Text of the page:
So, believe or not, I am rather a skeptical person. And being what Flannery O’Connor calls a “big intellectual,” I struggle a lot with trusting in God’s particular intervention and interest in my own life… rather like Latour does in the novel.

But as that theology teacher went on to describe the real Bishop Joseph Machebeuf, I had the strange sensation that perhaps grace had led me here to Denver more intentionally than I had at first thought.

I told this to my best friend Teresa, who also went to UD and understands the gravity of one’s “Senior Novel” experience. She is very confident that I’m not just making up this connection, that it is real, that Providence is at work. She’s usually right about these things.

Well, school starts on Monday. I’m really excited, and really nervous. I miss my kids in Louisiana a lot. I hope I can love my new students just as much. Hopefully Joseph Machebeuf will be looking out for me.

By the way, if you haven’t yet, you should go read Death Comes for the Archbishop.

My Mouth is Dry

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source: acg.org

I have moved to Denver!

I am sitting in my new classroom, imagining the faces that will occupy the empty desks, the colors I will use to mitigate the overwhelming whiteness of the walls, the procedures I intend to begin practicing with them on day one…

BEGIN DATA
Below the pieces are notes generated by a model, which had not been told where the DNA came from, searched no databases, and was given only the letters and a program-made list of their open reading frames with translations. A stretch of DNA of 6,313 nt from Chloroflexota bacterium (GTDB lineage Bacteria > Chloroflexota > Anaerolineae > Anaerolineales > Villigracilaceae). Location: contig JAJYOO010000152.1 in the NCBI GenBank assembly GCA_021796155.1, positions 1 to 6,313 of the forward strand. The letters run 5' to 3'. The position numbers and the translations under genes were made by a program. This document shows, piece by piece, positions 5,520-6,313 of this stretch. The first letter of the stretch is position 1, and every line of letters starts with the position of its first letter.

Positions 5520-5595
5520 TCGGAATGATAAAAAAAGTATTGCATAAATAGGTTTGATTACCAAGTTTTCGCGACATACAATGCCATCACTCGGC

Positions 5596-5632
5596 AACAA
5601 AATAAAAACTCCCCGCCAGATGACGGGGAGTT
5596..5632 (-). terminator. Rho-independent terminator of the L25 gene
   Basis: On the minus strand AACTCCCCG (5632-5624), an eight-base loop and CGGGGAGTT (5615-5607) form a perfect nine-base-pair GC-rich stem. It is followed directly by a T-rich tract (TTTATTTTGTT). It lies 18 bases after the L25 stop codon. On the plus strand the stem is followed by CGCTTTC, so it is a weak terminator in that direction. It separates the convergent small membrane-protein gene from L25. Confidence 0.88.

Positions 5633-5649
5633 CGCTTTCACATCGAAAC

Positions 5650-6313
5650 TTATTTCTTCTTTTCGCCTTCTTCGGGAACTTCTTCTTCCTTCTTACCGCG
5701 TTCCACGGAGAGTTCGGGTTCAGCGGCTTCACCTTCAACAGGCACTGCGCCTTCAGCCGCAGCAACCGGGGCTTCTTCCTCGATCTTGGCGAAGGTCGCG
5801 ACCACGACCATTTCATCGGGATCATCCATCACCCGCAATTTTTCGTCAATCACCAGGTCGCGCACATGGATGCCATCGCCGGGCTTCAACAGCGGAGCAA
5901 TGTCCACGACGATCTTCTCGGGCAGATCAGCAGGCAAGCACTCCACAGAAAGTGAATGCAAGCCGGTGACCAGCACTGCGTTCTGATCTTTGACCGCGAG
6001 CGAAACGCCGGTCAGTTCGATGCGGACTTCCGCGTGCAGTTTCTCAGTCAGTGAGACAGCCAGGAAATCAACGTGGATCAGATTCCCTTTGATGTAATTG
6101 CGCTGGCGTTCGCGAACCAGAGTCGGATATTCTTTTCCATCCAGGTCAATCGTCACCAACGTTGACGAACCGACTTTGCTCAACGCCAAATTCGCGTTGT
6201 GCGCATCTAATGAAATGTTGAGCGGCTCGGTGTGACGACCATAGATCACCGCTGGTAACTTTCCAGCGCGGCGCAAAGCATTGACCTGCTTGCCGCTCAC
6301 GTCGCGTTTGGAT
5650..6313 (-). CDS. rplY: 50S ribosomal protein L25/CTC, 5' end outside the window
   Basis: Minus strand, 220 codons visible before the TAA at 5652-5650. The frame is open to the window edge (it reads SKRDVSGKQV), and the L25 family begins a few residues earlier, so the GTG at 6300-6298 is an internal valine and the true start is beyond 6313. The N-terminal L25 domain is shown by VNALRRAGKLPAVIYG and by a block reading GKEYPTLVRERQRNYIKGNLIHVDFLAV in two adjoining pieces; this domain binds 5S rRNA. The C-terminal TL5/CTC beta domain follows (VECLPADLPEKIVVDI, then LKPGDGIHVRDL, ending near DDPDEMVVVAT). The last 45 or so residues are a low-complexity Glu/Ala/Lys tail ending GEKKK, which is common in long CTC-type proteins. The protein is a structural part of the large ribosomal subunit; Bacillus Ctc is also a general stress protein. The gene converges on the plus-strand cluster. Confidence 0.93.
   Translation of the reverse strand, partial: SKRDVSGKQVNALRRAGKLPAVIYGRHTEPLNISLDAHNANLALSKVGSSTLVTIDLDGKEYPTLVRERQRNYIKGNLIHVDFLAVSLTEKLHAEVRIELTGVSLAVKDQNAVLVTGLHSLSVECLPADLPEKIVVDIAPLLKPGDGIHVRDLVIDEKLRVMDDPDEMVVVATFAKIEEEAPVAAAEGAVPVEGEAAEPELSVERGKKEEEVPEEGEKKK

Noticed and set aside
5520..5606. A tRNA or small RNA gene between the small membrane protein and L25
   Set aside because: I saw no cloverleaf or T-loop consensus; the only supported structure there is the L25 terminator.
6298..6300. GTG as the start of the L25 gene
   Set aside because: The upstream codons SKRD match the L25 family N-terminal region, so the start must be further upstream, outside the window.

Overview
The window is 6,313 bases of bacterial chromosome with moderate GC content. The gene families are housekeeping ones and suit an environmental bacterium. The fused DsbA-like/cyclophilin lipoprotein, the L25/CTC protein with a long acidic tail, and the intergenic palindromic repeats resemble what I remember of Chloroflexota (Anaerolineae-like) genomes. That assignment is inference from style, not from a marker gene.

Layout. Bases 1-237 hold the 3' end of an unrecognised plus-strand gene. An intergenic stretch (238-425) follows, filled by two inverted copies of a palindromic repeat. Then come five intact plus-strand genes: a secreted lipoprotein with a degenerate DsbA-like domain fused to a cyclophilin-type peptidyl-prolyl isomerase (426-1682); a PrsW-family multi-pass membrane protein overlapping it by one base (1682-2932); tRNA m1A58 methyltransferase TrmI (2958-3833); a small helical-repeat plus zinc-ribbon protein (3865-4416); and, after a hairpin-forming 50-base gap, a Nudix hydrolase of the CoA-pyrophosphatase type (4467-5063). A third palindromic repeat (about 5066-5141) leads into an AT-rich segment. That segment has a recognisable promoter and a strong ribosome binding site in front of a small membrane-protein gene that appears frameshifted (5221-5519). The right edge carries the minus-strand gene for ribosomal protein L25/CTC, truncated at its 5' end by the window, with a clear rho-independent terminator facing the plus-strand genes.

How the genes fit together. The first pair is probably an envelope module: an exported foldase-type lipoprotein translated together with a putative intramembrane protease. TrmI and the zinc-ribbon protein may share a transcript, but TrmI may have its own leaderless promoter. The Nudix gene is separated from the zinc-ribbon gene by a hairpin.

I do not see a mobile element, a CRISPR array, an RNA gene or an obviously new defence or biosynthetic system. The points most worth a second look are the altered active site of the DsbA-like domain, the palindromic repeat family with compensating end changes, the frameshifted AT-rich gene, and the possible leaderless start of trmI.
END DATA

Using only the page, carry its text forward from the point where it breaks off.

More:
…and my mouth is dry.

It will probably feel a whole lot dryer on the first day when I have to speak to my new students (whom, I hear, have been informed that I am a very hard-core scary teacher by my ACE predecessor).

Or the first time a student doesn’t follow directions, and I have to administer a consequence.

Or that first parent phone-call I make… even though I plan on the first one being very positive–a reaching out and introducing myself to all the parents before they know what hit ’em .

Or that first summer reading assignment I hand back… their first taste of my high expectations.

But right now, sitting here, typing and imagining and predicting, my mouth is dry.

They tell you when you move to Denver, you should drink a lot of water. Something about the high altitude and the climate makes dehydration pretty common, especially for newcomers. So I’ve been carrying a water bottle everywhere I go.

And my mouth is still dry.

When I was in Louisiana, sometimes I felt like I couldn’t breathe because of all the moisture in the air. Every time it rained, the water flooded the streets because it had nowhere to go — I guess the ground was saturated already.

Richard Wilbur’s beautiful poem, “Grasse: The Olive Trees,” was floating in my waterlogged thoughts all the time these past two years:

Here luxury’s the common lot. The light

Lies on the rain-pocked rocks like yellow wool

And around the rocks the soil is rusty bright

From too much wealth of water, so that the grass

Mashes under the foot, and all is full

Of heat and juice and a heavy jammed excess.

If that ain’t Louisiana, I don’t know what is.